Tagline: a heady mix of fiction, non-fiction, essays and drama from writers, artists and radio makers, brought to you by RN’s Creative Audio Unit.

Listen to: The ‘Addendum’ series, which tells the stories behind the classifieds – think Reply All‘s occasional Craigslist stories; Radio with Pictures, a storytelling series that is ‘part radio, part comic’; and Volume Without Sparks, a ‘how-to radio manual for amplifying sound without electricity’ that radio producer Joel Werner calls one of his ‘favorite series in recent memory’.

2. All The Best

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Produced by: FBi Radio, with Radio Adelaide, 4ZZZ & SYN

It’s sort of like: Snap Judgment

Description: Through docos, interviews, fictions and factual accounts, we paint a unique portrait of Australia with audio stories.

3. Better Off Dead

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Produced by: The Wheeler Centre

It’s sort of like: Life of the Law – if Life of the Law were focused only on the issue of euthanasia?

Description: Andrew Denton investigates the stories, moral arguments and individuals woven into discussions about why good people are dying bad deaths in Australia – because there is no law to help them. Reader Jen Crothers calls it “intelligent, meaningful, personal, challenging – really worth a listen.”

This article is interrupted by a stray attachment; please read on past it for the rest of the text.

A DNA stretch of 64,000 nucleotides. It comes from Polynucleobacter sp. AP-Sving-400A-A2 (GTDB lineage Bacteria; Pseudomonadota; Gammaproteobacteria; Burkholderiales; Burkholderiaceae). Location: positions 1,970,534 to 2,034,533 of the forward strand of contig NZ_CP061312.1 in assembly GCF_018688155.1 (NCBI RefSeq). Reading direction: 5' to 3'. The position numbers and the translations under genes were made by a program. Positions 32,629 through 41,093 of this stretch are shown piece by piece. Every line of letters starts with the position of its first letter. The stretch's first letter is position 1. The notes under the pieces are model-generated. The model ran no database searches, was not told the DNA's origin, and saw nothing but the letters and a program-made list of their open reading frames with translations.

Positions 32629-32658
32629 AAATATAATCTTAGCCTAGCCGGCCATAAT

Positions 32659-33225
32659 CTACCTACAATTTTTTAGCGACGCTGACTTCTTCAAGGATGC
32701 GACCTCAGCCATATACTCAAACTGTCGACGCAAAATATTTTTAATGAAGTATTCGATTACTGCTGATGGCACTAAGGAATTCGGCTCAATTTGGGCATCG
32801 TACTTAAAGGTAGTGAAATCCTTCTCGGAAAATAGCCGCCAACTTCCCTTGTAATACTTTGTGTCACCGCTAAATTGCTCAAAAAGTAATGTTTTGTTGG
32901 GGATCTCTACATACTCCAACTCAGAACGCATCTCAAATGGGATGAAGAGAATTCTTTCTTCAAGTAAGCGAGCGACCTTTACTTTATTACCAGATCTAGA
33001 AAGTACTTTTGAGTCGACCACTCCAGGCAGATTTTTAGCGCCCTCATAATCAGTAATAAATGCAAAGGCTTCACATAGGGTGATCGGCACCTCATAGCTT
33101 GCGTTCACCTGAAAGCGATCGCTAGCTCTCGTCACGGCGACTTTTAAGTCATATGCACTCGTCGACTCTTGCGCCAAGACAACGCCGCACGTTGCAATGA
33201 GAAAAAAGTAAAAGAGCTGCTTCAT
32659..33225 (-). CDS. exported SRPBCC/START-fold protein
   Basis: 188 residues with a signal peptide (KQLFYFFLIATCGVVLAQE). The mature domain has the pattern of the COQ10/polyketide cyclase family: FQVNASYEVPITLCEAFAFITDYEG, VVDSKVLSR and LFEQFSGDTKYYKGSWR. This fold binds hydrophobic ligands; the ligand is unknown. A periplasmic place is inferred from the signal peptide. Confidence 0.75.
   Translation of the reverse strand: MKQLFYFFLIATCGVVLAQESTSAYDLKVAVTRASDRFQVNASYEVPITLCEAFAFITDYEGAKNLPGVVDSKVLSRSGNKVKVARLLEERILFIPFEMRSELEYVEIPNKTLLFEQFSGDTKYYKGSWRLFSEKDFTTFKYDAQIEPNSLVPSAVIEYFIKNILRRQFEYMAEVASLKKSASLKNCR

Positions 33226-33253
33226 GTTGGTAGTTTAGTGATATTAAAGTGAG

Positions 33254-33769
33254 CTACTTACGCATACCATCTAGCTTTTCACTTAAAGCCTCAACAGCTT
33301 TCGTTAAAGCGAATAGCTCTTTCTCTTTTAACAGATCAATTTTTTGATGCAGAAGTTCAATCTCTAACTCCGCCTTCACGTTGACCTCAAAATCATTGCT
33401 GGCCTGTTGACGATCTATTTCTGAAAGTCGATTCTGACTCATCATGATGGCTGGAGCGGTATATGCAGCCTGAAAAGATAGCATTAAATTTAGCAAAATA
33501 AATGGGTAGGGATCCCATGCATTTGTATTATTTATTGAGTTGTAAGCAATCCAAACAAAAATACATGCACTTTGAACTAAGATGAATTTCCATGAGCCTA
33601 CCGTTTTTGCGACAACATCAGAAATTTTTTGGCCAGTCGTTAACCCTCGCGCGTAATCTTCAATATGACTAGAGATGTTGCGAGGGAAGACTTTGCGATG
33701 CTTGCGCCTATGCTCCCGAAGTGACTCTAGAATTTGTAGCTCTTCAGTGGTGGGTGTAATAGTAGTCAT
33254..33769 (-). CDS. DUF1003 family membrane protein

4. Contact Mic

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Produced by: Fleur Kilpatrick, Kieran Ruffles and Sarah Walker

Tagline: a podcast about the things that make us human: moments of change, indecision and, well, contact.

Listen to: Episode 2: Clairscent – This Month in Your World – Postcards – Jason Lehane. The ‘This Month in Your World’ segment tells brief, jumpy vignettes of scenes around the world, in a way that is enjoyably disorienting, and the whole podcast has a cool, experimental vibe to it.